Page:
So how do we trade with the rest of the world, and the EU if they’d like to trade with us, without staying in the customs union in a compromise that suits Barnier?  That is the big question now posed to withdrawal negotiators and it looks like a question that is impossible to solve, considering Barnier’s intransigence.

We also have to consider the Irish question.  The DUP, which Mrs May relies upon in the House of Commons, is dead against any kind of what has become known as a ‘hard border’, with customs posts, identity checks and goods being inspected.  Politicians in the Irish republic are also against a ‘hard border’ and it was reported that the EU has given the republic the authority to scupper the talks if they end in anything other than a customs union.  If this is accurate, this ‘solution’ is unacceptable to the British people. What will May do about that?

And if that weren’t enough, the House of Lords has chimed in with a similar decision, so if the Prime Minister makes a choice to have a hard border, she will be fought from every direction.

A possibility that has been discussed is a New Customs Union, which entails the UK collecting tariffs and taxes from exporters who bring goods into this country and handing the cash over to Brussels.  This has a benefit in that allows goods to be freely traded between the EU and the UK but again, we would have to obey all the rules of the single market and agree to the jurisdiction of the ECJ. This week’s meeting heard from a group of MPs, led by Jacob Rees-Mogg, that a the prospect of a New Customs Union is not acceptable and the British people would not accept such a scheme, whether or not the EU would allow it.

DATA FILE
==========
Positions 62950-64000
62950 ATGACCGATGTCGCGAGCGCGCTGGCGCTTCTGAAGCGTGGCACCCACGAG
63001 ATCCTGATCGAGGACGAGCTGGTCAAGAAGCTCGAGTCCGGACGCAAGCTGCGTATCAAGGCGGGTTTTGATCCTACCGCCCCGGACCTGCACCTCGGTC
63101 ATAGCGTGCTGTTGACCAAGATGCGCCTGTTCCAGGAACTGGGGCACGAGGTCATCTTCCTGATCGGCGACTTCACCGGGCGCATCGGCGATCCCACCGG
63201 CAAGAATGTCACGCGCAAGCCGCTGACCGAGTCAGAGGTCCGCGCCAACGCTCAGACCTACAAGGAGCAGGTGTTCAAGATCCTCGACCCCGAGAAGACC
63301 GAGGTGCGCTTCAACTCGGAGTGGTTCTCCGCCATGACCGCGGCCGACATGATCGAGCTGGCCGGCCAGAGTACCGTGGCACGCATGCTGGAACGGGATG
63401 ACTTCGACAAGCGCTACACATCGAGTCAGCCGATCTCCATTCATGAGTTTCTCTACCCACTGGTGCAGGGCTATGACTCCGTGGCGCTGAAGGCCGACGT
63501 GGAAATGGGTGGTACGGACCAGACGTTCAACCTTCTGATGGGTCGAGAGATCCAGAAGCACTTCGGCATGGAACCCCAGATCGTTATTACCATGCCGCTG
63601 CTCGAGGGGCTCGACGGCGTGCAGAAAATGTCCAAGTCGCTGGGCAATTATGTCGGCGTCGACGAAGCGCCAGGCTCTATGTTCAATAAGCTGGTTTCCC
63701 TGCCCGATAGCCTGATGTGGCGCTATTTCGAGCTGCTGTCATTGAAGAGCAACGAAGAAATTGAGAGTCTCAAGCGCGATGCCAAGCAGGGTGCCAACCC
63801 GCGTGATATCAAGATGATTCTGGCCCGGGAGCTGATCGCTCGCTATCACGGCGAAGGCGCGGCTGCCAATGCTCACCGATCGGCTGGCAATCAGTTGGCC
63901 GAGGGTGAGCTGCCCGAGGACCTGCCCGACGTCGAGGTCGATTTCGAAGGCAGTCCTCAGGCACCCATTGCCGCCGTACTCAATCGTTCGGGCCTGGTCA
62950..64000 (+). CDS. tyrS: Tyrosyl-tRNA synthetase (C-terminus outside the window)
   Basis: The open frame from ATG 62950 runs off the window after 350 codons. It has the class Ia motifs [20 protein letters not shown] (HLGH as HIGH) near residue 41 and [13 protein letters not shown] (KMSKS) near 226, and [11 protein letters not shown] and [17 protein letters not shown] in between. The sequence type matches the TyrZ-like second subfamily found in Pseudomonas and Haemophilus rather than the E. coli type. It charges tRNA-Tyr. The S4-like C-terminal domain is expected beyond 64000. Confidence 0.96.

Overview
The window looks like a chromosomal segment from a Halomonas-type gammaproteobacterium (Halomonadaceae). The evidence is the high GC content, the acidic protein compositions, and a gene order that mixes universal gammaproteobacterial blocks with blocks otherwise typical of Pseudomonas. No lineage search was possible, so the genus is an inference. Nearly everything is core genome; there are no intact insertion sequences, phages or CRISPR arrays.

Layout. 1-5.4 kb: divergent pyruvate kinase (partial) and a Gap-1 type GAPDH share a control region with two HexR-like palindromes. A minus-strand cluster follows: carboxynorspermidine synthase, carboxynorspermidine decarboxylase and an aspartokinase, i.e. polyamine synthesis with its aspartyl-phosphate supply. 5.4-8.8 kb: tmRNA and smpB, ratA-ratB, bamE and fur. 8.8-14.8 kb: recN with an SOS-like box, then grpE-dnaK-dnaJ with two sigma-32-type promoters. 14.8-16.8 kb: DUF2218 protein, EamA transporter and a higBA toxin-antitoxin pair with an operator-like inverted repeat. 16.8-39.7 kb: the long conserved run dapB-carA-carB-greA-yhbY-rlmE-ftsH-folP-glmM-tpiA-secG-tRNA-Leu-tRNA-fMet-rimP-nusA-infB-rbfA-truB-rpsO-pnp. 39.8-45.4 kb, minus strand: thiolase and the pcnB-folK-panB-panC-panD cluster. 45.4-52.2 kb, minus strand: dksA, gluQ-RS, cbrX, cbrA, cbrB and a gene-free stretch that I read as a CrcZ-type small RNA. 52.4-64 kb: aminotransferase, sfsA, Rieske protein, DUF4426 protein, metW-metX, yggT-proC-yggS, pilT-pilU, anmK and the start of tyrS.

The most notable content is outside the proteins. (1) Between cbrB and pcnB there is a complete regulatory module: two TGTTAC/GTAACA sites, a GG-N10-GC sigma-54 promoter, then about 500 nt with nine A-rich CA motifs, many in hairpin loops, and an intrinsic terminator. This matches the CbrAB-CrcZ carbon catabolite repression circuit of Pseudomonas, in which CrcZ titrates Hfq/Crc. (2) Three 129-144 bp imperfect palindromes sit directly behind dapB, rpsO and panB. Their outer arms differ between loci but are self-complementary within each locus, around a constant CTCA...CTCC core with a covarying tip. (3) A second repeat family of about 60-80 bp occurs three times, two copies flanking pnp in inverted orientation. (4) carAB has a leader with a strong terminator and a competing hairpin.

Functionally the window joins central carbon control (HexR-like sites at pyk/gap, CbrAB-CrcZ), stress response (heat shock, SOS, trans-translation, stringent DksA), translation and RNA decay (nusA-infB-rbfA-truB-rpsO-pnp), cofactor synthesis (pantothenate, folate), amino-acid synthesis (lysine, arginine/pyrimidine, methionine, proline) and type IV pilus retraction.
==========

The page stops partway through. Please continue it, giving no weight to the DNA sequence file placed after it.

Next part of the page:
Barnier has already rejected it and has instructed the UK government to think again.  His latest edict is to say that the UK ‘needs to come up with a solution’ to the problem, having rejected all the solutions already mooted.  

An alternative is emerging, that of Maximum Facilitation – otherwise known as Max Fac.  Using technology that is available today, checks on goods can be made well before they reach our borders, thus obviating the need for customs posts.  Customs declarations and duty fees could be paid even before the goods are loaded onto lorries in readiness to cross the border and technology again could check the contents of the vehicles crossing between the EU and the UK.

Such technology needs time to set up and some observers are concerned that there simply isn’t enough time to make the decision to go down this route and then get everything in place for Brexit day next year. And if Barnier is determined to keep us in the EU by hook or by crook, he’ll reject that as well.

The question still remains and it looks like it will not be solved unless there is goodwill on all sides  – and we know how much Barnier has of that!